Legislators promote loan fund for local governments

Local governments would gain access to a low-interest, revolving loan fund for major construction projects if two Minot lawmakers are successful in steering their investment plan for the Legacy Fund through the Legislature.

Bill sponsors Sen. David Hogue, R-Minot, and Rep. Roscoe Streyle, R-Minot, say the Legacy Fund could contain nearly $6 billion by the time the Legislature meets again in 2019.

“We feel like it’s time to put it to work for the people of North Dakota,” Hogue said.

The 2009 Legislature placed a constitutional amendment creating the Legacy Fund on the November 2010 ballot. Voters approved establishing the trust fund by setting aside 30 percent of the state’s taxes on oil and gas production and extraction starting in 2011.

The bill’s proposal to invest a portion of Legacy Fund principal in loans to build North Dakota infrastructure will accelerate construction and save money for taxpayers, Hogue and Streyle said. Minot taxpayers could save millions in interest payments and inflationary costs should the fund be used to speed up construction of the Northwest Area Water Supply Project and Mouse River Enhanced Flood Protection Project, they said.

“There just isn’t enough horsepower in the Water Resources Trust fund for these big water projects. When we start talking about taking 20 years to complete them, there’s got to be a better way. The Legacy Fund presents itself as a perfect opportunity,” Hogue said.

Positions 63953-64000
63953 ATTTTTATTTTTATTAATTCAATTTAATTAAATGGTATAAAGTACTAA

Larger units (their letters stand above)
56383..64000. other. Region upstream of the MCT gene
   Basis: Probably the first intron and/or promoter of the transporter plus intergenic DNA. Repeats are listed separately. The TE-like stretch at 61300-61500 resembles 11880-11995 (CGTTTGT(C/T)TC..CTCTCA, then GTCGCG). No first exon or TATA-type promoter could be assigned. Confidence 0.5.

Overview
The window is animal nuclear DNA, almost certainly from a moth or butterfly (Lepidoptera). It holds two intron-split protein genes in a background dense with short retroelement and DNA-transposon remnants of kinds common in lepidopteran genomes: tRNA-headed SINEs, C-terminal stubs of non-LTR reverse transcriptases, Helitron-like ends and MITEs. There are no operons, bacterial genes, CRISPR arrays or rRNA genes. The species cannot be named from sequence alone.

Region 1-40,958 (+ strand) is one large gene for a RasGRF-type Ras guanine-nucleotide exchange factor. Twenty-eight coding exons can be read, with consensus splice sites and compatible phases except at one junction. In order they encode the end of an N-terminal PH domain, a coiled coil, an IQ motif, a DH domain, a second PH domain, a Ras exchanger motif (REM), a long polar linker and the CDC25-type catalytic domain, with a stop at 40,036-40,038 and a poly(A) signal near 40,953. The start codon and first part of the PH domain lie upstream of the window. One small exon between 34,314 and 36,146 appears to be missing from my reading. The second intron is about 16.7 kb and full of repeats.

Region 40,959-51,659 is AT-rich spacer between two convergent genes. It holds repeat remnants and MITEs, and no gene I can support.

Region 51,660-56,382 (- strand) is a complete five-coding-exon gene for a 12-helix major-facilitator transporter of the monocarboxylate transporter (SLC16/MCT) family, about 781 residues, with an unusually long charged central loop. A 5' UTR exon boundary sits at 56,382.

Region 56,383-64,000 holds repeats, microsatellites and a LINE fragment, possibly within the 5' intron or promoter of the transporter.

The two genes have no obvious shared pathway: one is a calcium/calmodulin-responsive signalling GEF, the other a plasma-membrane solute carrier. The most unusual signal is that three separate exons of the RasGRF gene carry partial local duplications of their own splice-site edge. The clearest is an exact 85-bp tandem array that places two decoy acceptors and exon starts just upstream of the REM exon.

Projects related to water distribution, flood protection, water treatment plants, wastewater facilities and airports are among likely candidates for loans.

The proposed bill, as currently written, calls for establishing a revolving loan fund through the Bank of North Dakota. The state would transfer 15 percent of the principal of the Legacy Fund – anticipated to be about $900 million – into the revolving loan fund on Dec. 31, 2019. The state would continue to designate 15 percent of oil tax revenues coming into the Legacy Fund over the next 10 years to the loan fund.

Political subdivisions would be able to borrow at an interest rate of 1.56 percent for a term up to 50 years. Schools, which have borrowing opportunity through a separate trust fund, are not included among political subdivisions.

The minimum loan amount is $10 million for a new project or $1 million for refinancing existing debt. Political subdivisions could not borrow more than $200 million for a project unless authorized by the Legislature. No more than 20 percent of the balance of the revolving loan fund could be used for refinancing.

All interest earnings would be deposited in the Legacy Fund, and principal payments would go back into the loan fund.

Hogue and Streyle are joined on the bill by four co-sponsors from Grand Forks, Fargo, Williston and Huff in Morton County.

Co-sponsor Sen. Gary Lee, R-Fargo, vice chairman of the interim Water Topics Overview Committee, said he’s been frustrated by the limited funding and the length of time it takes to complete water projects. He was thinking about the creation of a loan fund when he became aware of the Minot legislators’ bill. His initial thought had been to use Legacy Fund interest to create a loan fund, but he said using principal is even more advantageous.